The interaction of the Common Reporting Standard with Maltese Trusts and Foundations

In 2014 the Organization of Economic Cooperation and Development (OECD) released the Standard for Automatic Exchange of Financial Account Information in Tax Matters, also referred to as the Common Reporting Standard (CRS). The CRS was released in order to combat tax fraud and to increase protection on the proper functioning of tax systems. The essence of the CRS is that the tax authority of each Member State will communicate to the competent authority of any other Member State, information relating to taxable periods starting from 1 January 2014.

The CRS provides an exhaustive list of information that must be gathered by each competent authority through the various financial institutions located in the relevant jurisdiction.

Similar to FATCA in the United States, the CRS distinguishes between different types of accounts (i.e. accounts of individuals, account of entities, pre-existing and new accounts).

Currently there are around 100 countries (both EU and non-EU), which expressed their intention to implement the CRS – notable non-EU member countries include the British Virgin Islands and the Cayman Islands.

The changes brought about by the CRS are to be implemented in national legislations of EU Member States during 2016 with consecutive enforcement starting on the 1st of January 2017.

Who has to report via CRS?

Entities which are deemed to be financial institutes resident in Malta will be required to submit the relevant data. The definition of an entity is quite broad and covers a legal person or a legal arrangement such as a corporation, partnership, trust or foundation.

What constitutes a Financial Institute for CRS?

Financial institutes which are required to make the relevant submission are known as Reporting Malta Financial Institution (RMFI). For CRS purposes a RMFI includes any and all of the following:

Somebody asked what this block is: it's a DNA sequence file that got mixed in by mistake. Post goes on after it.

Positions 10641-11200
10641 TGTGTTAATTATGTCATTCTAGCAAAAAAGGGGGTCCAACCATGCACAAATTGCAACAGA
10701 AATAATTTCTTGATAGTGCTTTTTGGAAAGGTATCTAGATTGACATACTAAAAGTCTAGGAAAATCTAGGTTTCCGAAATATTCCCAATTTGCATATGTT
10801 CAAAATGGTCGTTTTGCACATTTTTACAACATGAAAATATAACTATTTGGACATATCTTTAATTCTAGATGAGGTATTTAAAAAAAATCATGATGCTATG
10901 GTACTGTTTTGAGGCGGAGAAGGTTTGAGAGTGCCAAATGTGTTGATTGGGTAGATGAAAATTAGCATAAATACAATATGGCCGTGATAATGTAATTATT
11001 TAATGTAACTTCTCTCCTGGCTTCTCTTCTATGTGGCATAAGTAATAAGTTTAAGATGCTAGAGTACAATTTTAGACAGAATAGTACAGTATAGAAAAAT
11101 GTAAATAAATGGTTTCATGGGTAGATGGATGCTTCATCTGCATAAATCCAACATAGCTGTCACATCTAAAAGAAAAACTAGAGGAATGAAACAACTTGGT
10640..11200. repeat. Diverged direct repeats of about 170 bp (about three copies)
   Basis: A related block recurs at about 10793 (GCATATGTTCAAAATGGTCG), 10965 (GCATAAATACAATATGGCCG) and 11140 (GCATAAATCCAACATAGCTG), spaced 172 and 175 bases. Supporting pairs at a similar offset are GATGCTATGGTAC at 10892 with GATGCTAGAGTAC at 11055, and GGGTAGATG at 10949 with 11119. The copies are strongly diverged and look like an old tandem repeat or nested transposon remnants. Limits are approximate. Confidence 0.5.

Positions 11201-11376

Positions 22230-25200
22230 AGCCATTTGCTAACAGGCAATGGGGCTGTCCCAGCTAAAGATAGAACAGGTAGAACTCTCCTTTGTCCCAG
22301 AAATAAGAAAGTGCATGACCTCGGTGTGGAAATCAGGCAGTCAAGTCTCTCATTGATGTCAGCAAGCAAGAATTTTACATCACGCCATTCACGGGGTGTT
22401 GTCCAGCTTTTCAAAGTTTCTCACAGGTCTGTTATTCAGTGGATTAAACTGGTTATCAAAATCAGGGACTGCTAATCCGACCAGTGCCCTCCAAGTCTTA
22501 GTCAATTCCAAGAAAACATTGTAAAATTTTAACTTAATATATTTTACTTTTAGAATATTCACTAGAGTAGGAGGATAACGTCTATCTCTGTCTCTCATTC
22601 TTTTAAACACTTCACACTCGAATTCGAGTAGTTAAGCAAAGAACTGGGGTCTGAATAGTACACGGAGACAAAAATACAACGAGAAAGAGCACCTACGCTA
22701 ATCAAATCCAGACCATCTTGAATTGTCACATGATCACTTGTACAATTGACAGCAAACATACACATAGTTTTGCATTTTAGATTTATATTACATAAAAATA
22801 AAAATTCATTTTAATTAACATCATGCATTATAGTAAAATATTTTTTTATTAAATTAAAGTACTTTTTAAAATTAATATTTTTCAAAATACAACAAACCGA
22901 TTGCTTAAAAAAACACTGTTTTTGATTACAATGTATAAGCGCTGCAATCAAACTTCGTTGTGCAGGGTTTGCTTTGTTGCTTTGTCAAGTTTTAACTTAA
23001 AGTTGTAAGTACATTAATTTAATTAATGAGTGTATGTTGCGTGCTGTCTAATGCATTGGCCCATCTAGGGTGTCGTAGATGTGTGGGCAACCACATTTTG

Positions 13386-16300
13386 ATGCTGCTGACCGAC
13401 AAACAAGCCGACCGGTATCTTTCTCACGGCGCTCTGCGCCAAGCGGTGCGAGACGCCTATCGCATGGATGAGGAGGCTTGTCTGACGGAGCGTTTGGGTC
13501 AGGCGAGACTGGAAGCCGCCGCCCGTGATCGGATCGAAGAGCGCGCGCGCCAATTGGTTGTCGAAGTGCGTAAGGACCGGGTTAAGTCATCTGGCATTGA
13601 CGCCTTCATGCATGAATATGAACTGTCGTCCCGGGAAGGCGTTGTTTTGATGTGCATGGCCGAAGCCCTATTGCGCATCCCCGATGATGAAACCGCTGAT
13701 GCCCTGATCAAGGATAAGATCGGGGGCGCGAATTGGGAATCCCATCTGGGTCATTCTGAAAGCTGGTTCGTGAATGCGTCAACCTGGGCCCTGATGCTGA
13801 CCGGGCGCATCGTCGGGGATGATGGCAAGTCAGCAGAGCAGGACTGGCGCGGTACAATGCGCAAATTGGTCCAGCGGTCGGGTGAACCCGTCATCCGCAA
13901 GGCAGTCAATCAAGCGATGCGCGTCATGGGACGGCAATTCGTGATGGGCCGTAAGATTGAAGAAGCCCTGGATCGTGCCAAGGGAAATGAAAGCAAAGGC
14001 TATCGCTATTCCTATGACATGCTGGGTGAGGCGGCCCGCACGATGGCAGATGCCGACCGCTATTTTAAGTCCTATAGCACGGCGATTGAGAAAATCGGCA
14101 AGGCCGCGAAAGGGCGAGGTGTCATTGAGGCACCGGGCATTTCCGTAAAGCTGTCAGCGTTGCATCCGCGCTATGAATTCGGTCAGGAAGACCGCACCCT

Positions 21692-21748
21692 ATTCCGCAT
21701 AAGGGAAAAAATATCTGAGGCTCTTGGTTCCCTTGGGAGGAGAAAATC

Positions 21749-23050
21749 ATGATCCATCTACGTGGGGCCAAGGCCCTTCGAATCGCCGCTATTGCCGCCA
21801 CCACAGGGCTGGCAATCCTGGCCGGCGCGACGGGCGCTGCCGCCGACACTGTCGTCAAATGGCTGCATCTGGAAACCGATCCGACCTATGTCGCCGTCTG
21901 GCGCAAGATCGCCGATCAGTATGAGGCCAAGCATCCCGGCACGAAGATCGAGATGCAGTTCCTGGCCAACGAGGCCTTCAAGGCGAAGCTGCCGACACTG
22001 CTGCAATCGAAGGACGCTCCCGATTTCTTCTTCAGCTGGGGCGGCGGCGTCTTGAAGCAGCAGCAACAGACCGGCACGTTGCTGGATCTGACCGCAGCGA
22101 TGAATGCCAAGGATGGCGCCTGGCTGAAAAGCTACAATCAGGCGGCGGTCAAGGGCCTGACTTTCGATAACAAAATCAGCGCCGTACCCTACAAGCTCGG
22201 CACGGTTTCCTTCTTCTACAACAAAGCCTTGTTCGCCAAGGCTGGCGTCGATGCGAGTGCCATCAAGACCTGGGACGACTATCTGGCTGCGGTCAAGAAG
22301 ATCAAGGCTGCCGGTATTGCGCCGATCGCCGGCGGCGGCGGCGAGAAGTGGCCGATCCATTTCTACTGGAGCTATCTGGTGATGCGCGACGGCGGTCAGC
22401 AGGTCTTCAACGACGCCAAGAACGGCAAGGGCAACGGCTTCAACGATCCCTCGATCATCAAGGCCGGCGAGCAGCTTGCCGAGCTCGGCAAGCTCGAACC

• A Custodial Institution – any entity which holds, as a substantial portion of its business, financial assets for the account of others.
  • A depository Institution – any entity which accepts deposits in the ordinary course of a banking or similar business.
  • An Investment Entity – any entity trading in markets, money, foreign exchange, interest rates, commodities futures trading, transferable securities, individual and collective portfolio management etc.
  • A specified Insurance Company – any entity that is an insurance company that issues, or is obligated to make payments in respect to a Cash Value Insurance Contract or Annuity Contract.

There are number of instances where financial institutes may be considered as a Non-Reporting Financial Entity (NRFE). This would be the case where an entity will be deemed as being at a low risk of being used for tax evasion. For example, a trust will be considered as NRFE to the extent that the trustee of a trust is a RMFI and all information required to be reported is submitted by the trustee.

What information is reportable?

Broadly speaking the information which must be reported by a RMFI is information which:

  • identifies the account holder;
  • identifies the account and the financial institute where the account is held; and
  • information relating to the activity taking place in the account and the account balance.

This information forms a picture to ascertain the compliance risk of the account holder which the authorities use to determine whether all information has been properly declared.

Reportable details include income from employment, director’s fees, life insurance products, pensions, ownership of and income from immovable property, all types of investment income (including interest, dividends, income from certain insurance contracts and other similar types of income), account balances and sales proceeds from financial assets.

CRS and Maltese Trusts

A trust is a fiduciary relationship, rather than an entity with its own separate legal personality. The parties to a trust must include a settlor, a trustee and at least one beneficiary. These parties can be natural persons or entities. The beneficiaries may be named individuals or members of a group of people (a class of beneficiaries). A beneficiary could have the right to receive mandatory distributions or may receive discretionary distributions.